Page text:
8. “I feel worse than usual today.”

“I never really feel ‘well,’ but today I feel much worse than usual.” – Stephanie T.

“I never feel ‘well’ but today is extreme and I don’t have the energy to explain that.” – Kate B.

“If I say this, it means something is wrong beyond my normal everyday fatigue and pain from Sjogren’s syndrome. I say this and ‘I don’t feel right’ for when I need my husband to keep a closer watch on me or I need to go to the ER. It means my pain is beyond a 10, that my heart rate is too high and I can feel my body shutting down. It’s easier for me if I have key phrases that people know mean something is wrong versus I’m sick with the flu or having a flare-up.” – KC F.

9. “I don’t want to be judged for explaining how I’m really feeling.”

“[It means that] I need to lay down and rest my body without feeling guilty about it.” – Charissa K.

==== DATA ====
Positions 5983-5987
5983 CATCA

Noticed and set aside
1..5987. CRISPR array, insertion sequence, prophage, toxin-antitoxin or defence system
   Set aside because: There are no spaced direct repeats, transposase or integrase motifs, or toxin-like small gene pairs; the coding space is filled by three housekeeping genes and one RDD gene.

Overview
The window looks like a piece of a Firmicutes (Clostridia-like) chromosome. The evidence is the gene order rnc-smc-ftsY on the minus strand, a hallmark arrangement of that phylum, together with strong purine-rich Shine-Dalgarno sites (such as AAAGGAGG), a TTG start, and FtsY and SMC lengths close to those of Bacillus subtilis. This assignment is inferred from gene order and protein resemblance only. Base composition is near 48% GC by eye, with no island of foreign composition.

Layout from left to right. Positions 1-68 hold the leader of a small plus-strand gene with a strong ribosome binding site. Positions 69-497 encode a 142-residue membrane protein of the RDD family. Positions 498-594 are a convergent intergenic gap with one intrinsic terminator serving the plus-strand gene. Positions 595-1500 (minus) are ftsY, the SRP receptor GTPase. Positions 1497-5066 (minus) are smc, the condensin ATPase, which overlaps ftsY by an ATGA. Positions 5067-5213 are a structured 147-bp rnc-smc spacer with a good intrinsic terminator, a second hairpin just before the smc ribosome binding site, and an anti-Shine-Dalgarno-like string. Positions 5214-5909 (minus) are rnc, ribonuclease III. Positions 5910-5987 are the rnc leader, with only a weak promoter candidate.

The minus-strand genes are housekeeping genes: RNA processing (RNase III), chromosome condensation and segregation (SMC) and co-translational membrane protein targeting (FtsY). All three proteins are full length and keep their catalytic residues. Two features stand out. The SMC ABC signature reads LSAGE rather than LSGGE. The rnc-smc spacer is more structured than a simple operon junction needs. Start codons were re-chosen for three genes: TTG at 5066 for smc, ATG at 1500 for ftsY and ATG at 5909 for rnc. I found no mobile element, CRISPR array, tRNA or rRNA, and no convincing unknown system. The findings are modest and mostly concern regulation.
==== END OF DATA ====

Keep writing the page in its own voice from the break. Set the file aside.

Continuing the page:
“I have a migraine. Or I just don’t want to feel judged/bore you with a true explanation of how I’m feeling.” – Gabrielle M.

“I’m not OK, I’m so utterly exhausted, but I don’t want to be thought of as ‘the complainer,’ so let’s just leave it at that.” – Kelly H.

10. “I need help.”

“It’s always my way of asking for help… I can’t fake it anymore but I’m still trying to. It’s not easy for me to say ‘I need your help’ so I’ll just say ‘I don’t feel good’ and hope you understand.” – Christina B.

“I want someone to acknowledge my pain and baby me for a bit.” – Kim B.